Gulf countries could be cashing in on higher oil sales as a result of sanctions imposed by the West on Iran . Noor Toorani reports.. Millions of dollars have reportedly been pouring into the GCC from increased oil sales since an international embargo was imposed on Iran in July, according to Bahrain-based experts.
They reported a clear market shift with Gulf countries taking up the slack to meet global demand for oil after the US and European Union (EU) implemented a raft of economic sanctions  targeting Iran's crude exports.
Asian nations have also significantly reduced oil imports from Iran as part of an international effort to ratchet up pressure on Tehran over its ongoing nuclear programme. It means that millions of barrels of oil that would otherwise have been purchased from Iran is now being supplied by refineries in the GCC, raising the spectre of economic meltdown and growing street protests in the Persian state as commodity prices increase and people lose jobs.
"There has been a very marked market shift of trading," confirmed Bahrain-based Well Flow International chairman and chief executive officer Paul Kesterton, whose company provides an integrated worldwide network of services and products to the oil and gas industry.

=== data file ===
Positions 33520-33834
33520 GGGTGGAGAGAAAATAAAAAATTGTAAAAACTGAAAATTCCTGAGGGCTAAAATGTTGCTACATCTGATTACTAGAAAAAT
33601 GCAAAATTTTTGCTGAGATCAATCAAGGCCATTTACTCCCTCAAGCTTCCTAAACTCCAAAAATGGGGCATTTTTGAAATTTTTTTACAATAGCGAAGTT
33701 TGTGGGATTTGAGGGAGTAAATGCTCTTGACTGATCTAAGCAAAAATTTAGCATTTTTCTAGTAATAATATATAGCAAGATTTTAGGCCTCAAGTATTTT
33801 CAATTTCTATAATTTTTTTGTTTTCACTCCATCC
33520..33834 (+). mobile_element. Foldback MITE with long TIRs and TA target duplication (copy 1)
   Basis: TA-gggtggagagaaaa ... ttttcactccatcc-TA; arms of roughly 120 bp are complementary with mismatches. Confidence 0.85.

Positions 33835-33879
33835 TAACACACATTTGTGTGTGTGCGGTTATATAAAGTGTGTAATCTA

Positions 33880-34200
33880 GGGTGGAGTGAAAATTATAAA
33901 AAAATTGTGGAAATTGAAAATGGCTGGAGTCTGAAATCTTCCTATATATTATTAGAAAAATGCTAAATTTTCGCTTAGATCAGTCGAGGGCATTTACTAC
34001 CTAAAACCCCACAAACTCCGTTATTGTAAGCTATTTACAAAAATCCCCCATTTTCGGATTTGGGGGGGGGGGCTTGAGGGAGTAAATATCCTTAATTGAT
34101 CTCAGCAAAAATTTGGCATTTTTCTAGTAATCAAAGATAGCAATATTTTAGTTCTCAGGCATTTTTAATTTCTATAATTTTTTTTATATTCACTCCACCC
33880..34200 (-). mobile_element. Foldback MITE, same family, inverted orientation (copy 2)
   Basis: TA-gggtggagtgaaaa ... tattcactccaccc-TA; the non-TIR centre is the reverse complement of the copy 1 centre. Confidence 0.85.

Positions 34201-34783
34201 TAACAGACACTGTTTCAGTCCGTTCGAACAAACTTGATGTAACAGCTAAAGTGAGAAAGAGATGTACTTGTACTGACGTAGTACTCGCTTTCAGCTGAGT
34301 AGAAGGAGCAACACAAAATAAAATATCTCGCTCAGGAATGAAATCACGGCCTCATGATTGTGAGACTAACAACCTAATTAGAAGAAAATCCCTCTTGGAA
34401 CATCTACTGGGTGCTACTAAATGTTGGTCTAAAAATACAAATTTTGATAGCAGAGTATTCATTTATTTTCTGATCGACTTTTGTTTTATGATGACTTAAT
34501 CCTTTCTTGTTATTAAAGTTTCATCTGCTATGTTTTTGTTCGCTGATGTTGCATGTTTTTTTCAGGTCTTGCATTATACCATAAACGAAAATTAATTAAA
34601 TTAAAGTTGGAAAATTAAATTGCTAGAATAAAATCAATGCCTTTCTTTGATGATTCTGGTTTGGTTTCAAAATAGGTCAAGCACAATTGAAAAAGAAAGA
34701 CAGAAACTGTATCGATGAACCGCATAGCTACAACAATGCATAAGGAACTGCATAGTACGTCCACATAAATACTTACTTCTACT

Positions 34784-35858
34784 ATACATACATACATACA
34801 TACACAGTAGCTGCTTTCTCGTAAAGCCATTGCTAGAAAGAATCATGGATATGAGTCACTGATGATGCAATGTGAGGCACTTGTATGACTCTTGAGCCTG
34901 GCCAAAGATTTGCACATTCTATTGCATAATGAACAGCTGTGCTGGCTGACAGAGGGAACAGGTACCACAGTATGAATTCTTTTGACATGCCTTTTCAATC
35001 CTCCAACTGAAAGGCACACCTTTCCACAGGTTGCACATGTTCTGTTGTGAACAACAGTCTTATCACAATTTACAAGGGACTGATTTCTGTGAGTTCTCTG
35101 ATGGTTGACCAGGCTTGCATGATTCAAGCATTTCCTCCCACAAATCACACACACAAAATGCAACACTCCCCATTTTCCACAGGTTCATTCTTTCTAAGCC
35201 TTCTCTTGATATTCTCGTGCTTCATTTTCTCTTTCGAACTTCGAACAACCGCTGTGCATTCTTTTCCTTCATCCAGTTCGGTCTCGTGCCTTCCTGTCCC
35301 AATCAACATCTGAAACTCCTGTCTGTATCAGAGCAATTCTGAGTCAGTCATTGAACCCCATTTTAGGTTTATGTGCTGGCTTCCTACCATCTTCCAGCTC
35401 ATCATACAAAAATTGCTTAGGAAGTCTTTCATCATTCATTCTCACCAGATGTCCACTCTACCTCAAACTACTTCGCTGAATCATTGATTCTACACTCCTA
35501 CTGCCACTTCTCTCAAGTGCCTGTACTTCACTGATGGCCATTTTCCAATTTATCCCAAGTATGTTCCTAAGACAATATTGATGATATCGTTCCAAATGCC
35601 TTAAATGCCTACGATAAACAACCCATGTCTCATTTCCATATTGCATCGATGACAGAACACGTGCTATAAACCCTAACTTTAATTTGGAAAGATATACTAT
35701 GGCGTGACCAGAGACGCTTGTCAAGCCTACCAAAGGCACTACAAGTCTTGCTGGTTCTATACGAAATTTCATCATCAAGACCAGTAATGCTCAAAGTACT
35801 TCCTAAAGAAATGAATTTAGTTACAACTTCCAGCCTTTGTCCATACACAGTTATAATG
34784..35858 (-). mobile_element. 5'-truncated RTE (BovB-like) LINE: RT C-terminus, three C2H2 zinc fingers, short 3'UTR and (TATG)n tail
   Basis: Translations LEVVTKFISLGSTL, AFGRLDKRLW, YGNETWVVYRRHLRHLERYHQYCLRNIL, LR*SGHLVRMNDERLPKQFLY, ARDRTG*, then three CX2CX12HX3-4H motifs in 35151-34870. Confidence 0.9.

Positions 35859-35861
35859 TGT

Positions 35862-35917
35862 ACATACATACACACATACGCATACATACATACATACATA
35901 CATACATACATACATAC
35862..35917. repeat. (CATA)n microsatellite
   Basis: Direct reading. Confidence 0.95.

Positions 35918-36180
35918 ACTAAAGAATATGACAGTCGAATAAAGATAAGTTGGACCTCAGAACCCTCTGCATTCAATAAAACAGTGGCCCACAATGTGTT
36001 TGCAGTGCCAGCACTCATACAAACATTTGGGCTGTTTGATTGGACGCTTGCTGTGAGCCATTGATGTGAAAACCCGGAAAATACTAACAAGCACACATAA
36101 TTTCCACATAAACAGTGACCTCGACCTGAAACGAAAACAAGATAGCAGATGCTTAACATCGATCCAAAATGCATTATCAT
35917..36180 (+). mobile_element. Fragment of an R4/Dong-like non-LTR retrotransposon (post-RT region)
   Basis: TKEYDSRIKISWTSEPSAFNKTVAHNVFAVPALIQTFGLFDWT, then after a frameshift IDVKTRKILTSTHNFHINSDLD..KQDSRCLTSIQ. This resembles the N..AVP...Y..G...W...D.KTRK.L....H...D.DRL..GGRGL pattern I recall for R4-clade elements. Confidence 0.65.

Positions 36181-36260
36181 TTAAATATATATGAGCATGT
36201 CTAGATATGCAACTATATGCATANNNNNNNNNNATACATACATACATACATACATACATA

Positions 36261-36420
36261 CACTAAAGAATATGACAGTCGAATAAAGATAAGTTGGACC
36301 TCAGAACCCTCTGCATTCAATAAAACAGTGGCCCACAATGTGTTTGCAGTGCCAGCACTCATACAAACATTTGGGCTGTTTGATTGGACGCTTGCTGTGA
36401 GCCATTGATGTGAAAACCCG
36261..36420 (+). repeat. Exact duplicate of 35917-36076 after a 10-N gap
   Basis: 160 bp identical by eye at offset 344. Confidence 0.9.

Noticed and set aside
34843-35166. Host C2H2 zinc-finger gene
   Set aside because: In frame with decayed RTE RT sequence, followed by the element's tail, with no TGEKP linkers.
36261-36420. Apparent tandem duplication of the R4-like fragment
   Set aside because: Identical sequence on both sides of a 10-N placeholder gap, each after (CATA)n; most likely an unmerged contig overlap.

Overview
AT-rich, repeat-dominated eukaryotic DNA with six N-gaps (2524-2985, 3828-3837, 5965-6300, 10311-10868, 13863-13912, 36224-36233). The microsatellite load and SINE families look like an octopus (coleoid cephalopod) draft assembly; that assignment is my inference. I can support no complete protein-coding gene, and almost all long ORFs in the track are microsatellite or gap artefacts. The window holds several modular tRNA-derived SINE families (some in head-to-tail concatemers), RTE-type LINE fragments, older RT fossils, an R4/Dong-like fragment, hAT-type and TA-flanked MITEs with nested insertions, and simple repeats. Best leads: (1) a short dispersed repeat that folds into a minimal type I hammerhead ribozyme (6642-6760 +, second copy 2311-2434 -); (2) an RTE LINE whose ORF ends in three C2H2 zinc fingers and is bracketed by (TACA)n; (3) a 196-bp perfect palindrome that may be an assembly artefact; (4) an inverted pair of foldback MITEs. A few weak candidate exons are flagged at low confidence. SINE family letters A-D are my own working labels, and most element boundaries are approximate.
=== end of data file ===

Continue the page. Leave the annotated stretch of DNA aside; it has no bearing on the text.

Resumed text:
"You can't take a million barrels of crude oil out of the market and not replace it somewhere else, otherwise the price of crude oil today would be $150 a barrel instead of $112 a barrel. "So the biggest winning supplier in this adjustment has been Saudi Arabia, but there are others. "I am sure Kuwait and the UAE have been pumping up marginally more in order to pick up the slack.
"The sanctions have affected the distribution of income in the region, so Iran is getting less and the Arabian Gulf is getting more. "Every dollar that Iran doesn't get has to go somewhere else and that dollar is coming to this side of the Arabian Gulf.
"Also, the demand overall is down as a direct result of the international recession that is affecting every country, including the high oil demand of countries such as India and China."
The EU agreed on an oil embargo against Iran on January 23, but it was delayed until July 1 to give Greece, Spain and Italy enough time to find alternative supplies. The decision was significant and led to others following suit.